Studio: Sony Pictures Classics
Director(s): Lee Toland Krieger
Cast: Andy Samberg, Chris Messina, Rashida Jones
Run Time: 91 minutes
Theatrical Release: 08/03/2012
MPAA Rating: R
MPAA Explanation: for language, sexual content and drug use
Common Sense Says: Talky hipster romcom explores the "perfect" divorce.
Common Sense Rates It:
Parents need to know
Parents need to know that Celeste and Jesse Forever is an indie romcom that adds an interesting twist to the genre's typical formula but falls short of greatness, despite hip stars Rashida Jones and Andy Samberg. Older teens might find the concept refreshing, but the divorce/break-up-centric material could be a tad heavy (and the scenes talky) for younger teens and tweens. Expect plenty of swearing (particularly "f--k"), a scene of pot smoking (as well as additional references to drugs), some drinking, make-out scenes, lewd jokes, and implied sex and masturbation (though no outright nudity).
- Families can talk about how Celeste and Jesse Forever handles the theme of romance. Is it saying anything different than other romcoms? Does it rely on stereotypes?
- Do you think Celeste and Jesse's situation is realistic? Is their "solution" manageable?
- Parents, talk to your kids about your own values regarding sex and relationships.
What's the story?
Married thirtysomethings Celeste (Rashida Jones) and Jesse (Andy Samberg) have been together since high school, but their paths are diverging: Celeste's trend-forecasting business is blowing up, while Jesse, an artist, has no steady income. As Celeste points out, he doesn't even own dress shoes or have a checking account. They decide to take the "grown-up" route and separate, with an amicable divorce on the horizon. Instead of being a couple, they'll be best friends, with her living in their old house and him in the studio out back. But it's all much easier said than done, especially when a woman Jesse sleeps with once, Veronica (Rebecca Dayan), winds up pregnant. Off to the dating pool Celeste goes, but not without reservations. Plus, her new account managing a pop star (Emma Roberts) is a nightmare.
Is it any good?
Such promise, such potential. That's what CELESTE AND JESSE FOREVER has. But it doesn't deliver, at least not completely. With such an interesting premise and strong leads, you'd think it would be a win, but it lacks momentum and energy. You feel bad for Celeste and Jesse and their dilemma -- they do still care about each other a lot -- but you sort of only care a little.And it's mildly disappointing when Celeste goes through the obligatory meltdown phase, eating too much, drinking too much, messing up at work, and falling apart. (Must women always be shown gorging post-break-up?) Bottom line? It has its moments, but this one won't be remembered forever.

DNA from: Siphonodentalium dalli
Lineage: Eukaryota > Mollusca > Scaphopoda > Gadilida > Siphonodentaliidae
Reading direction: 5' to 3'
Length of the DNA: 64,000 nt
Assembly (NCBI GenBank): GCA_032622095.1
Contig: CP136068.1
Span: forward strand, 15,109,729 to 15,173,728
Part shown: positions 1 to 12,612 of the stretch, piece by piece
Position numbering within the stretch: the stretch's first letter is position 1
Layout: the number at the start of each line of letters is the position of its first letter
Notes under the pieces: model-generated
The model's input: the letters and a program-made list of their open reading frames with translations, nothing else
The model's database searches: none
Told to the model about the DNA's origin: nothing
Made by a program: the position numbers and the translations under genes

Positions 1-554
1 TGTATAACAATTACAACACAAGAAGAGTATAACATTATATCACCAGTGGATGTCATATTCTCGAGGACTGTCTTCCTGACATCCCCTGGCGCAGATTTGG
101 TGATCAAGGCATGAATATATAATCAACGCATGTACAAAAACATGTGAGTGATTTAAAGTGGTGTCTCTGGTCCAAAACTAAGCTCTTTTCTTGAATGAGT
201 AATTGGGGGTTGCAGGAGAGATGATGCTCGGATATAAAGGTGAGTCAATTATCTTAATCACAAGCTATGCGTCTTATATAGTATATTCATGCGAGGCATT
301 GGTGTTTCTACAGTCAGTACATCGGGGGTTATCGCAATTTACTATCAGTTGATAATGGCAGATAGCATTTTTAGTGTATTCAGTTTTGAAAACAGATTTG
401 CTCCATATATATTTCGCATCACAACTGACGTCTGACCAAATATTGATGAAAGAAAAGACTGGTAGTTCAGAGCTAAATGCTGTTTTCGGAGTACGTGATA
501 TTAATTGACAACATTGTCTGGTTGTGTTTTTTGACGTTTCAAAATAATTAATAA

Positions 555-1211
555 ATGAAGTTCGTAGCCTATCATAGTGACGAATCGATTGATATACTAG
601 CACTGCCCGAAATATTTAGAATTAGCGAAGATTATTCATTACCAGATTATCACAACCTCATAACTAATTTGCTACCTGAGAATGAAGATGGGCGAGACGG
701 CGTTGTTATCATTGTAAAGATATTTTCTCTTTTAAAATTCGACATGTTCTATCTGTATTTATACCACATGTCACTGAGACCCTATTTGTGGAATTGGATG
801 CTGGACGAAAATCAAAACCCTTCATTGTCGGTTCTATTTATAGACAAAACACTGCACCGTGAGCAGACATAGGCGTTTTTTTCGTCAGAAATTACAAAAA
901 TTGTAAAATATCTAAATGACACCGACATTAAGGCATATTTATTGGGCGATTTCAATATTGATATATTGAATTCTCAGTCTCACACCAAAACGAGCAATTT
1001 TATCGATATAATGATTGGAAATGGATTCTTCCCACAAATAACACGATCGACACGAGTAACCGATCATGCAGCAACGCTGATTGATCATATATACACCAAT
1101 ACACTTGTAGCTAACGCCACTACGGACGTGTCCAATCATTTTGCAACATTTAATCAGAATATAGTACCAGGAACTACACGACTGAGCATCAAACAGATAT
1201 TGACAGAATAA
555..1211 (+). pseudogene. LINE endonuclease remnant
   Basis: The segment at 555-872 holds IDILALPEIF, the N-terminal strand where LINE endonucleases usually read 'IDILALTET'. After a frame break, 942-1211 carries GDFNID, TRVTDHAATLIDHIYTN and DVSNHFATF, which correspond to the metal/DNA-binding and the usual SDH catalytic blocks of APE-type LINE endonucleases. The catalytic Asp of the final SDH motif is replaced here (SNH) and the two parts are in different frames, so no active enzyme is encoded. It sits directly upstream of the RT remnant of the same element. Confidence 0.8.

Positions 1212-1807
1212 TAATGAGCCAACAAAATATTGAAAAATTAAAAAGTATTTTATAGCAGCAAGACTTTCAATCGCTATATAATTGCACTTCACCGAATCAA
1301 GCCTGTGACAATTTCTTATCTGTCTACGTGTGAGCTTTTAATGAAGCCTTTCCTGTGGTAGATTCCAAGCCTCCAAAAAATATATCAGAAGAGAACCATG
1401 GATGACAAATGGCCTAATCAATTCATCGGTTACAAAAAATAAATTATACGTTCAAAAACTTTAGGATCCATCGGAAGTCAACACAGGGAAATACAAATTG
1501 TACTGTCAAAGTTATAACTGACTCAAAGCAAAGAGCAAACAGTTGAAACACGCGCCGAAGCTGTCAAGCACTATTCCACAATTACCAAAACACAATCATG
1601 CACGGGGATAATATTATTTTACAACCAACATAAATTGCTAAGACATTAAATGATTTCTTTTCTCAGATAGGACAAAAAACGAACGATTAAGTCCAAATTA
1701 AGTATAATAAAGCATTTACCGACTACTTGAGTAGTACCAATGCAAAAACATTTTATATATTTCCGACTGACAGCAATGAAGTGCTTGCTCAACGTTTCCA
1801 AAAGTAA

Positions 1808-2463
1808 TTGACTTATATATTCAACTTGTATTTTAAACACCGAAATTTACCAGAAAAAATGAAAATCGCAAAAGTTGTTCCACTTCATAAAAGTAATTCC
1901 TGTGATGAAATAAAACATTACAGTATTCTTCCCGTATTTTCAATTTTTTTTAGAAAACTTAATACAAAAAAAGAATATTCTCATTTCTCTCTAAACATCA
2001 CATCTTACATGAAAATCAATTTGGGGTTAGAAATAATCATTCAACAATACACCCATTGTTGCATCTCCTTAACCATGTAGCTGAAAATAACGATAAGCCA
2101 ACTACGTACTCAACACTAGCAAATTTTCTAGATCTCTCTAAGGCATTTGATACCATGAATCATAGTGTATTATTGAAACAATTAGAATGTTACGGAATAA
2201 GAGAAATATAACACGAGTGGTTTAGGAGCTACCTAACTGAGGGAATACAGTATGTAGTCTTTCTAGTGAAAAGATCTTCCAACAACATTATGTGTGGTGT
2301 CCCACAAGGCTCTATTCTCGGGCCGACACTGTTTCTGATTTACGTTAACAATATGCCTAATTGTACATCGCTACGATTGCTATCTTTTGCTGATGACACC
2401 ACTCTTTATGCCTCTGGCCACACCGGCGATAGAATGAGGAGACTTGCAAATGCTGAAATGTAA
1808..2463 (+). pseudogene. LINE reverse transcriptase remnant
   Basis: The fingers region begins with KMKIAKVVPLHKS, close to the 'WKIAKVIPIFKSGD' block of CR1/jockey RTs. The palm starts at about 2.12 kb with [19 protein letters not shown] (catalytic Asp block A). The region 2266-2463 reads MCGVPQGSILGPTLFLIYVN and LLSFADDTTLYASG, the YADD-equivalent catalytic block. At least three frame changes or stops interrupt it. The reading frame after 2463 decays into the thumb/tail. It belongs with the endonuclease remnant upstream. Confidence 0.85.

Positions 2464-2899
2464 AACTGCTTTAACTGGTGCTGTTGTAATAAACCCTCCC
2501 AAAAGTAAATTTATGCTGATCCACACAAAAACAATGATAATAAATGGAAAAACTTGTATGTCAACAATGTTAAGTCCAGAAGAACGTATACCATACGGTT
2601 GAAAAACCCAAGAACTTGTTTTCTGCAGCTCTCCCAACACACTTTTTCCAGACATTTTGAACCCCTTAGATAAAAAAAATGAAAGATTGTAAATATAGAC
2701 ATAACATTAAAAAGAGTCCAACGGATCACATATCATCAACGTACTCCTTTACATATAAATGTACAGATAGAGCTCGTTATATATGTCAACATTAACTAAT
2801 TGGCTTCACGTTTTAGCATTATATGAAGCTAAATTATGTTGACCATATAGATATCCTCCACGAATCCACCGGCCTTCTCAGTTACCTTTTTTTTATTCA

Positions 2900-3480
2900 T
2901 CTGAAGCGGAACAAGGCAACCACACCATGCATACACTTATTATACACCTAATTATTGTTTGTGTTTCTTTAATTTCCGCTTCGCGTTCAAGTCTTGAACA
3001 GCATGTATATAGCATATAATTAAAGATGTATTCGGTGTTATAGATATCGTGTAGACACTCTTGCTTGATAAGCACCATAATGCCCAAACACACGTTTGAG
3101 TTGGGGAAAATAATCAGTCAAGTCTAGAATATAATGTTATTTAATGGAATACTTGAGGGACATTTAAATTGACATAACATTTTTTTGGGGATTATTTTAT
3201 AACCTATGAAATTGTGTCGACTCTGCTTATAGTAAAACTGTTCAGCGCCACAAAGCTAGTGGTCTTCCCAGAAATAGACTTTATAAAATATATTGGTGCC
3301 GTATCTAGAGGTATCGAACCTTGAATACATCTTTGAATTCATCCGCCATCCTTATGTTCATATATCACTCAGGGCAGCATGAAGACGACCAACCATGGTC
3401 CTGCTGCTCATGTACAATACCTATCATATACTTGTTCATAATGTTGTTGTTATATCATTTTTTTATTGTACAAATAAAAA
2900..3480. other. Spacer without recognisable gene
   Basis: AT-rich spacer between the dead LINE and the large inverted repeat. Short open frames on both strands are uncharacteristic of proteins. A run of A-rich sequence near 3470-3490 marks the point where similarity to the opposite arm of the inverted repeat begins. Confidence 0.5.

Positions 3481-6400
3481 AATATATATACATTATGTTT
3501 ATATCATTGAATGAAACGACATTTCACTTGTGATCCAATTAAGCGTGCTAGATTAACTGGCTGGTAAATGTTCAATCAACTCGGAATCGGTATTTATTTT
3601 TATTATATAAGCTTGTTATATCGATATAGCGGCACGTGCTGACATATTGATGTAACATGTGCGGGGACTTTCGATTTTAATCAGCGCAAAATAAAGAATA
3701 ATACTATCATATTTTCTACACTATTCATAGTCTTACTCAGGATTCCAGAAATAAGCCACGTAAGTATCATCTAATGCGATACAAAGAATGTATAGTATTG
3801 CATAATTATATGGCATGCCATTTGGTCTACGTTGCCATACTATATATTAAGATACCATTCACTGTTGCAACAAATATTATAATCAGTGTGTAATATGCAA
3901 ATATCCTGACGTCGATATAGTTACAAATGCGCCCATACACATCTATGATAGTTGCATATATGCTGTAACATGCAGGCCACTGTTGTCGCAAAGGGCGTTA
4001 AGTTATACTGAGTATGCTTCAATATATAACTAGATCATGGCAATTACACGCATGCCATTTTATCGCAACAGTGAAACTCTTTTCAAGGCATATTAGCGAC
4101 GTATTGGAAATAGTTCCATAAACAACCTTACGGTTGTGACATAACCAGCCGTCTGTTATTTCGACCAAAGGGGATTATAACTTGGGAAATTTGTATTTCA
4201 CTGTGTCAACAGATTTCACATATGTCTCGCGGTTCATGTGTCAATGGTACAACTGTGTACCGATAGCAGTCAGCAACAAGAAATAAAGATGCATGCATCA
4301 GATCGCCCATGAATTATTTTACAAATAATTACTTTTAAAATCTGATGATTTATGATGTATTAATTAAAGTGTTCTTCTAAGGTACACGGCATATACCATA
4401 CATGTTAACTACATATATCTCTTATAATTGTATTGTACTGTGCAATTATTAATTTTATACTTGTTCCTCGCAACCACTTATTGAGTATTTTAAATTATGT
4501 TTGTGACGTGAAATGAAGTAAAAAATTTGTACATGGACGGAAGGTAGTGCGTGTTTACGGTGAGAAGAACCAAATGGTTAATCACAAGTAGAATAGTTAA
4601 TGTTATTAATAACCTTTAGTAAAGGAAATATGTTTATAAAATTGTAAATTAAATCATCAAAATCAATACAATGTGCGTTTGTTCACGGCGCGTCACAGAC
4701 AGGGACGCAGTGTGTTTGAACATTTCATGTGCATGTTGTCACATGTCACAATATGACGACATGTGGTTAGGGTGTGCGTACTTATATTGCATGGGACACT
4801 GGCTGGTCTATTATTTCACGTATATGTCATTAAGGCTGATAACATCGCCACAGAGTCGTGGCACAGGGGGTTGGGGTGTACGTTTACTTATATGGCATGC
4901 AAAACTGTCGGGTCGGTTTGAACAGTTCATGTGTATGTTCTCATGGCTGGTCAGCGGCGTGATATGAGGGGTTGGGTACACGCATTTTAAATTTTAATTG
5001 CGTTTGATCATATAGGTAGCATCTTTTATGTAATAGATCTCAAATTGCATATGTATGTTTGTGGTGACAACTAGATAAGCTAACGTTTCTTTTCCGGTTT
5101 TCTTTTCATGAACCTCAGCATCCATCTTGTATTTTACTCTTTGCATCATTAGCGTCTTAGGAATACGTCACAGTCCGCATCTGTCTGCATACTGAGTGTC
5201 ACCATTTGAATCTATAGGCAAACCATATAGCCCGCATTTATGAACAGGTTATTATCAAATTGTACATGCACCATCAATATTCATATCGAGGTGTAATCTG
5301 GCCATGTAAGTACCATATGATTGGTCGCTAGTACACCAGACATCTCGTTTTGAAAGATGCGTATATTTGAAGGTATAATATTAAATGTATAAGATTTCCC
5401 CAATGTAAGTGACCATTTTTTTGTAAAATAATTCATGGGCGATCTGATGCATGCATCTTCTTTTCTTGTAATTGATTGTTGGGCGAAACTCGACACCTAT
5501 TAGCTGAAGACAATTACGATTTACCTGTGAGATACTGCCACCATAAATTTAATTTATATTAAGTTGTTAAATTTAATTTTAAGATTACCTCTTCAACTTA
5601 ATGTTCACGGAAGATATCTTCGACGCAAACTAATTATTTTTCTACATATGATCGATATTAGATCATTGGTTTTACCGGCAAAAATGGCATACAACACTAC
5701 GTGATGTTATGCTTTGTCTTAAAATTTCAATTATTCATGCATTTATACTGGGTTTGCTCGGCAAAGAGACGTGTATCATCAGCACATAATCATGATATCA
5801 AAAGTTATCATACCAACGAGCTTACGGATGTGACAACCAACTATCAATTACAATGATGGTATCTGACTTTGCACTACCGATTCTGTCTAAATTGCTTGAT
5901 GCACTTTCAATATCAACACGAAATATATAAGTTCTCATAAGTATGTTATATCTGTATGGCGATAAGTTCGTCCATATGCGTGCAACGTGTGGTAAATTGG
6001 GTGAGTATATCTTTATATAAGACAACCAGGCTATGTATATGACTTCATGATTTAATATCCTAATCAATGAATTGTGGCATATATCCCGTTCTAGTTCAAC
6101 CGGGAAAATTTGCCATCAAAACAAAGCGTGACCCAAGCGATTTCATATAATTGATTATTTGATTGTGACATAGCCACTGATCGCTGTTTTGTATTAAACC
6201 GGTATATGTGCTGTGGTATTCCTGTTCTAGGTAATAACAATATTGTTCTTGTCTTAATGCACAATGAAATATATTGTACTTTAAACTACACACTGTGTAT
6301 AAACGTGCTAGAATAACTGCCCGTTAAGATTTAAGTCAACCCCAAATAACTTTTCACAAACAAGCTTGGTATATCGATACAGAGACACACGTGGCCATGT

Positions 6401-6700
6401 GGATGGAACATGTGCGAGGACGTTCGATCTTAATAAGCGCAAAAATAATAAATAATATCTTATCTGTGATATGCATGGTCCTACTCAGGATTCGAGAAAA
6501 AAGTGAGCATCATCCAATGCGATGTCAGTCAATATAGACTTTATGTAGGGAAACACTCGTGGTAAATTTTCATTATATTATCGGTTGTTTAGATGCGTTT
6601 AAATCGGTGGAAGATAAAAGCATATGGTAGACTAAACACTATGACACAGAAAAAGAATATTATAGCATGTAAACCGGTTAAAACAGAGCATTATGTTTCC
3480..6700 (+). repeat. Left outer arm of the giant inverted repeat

The Good Stuff
Messages: It's the way a break-up is handled that separates the kind from the hurtful.
Role Models: Celeste and Jesse mean well, and they really seem to care for each other deeply and want to do the right thing. But they're also messy and careless. And despite being seemingly progressive in the way it explores break-ups, the movie does trot out some tired tropes about heartbroken women.
What to watch out for
Violence Not an issue
Sex: A couple is shown kissing and then under the covers; it's implied that they slept together. A guy pleasures himself while he's kissing a woman, and she's not pleased. A suggestive joke about lip balm has suggestive references to masturbation.
Language: Fairly frequent use of "f--k," plus "shite," stupid, "a--hole," and more.
Consumerism: Apple logo visible on a computer. IKEA is mentioned.
Drinking, drugs & smoking: Characters smoke pot from a bong. References to getting high. Some social drinking at bars and while people are relaxing at home.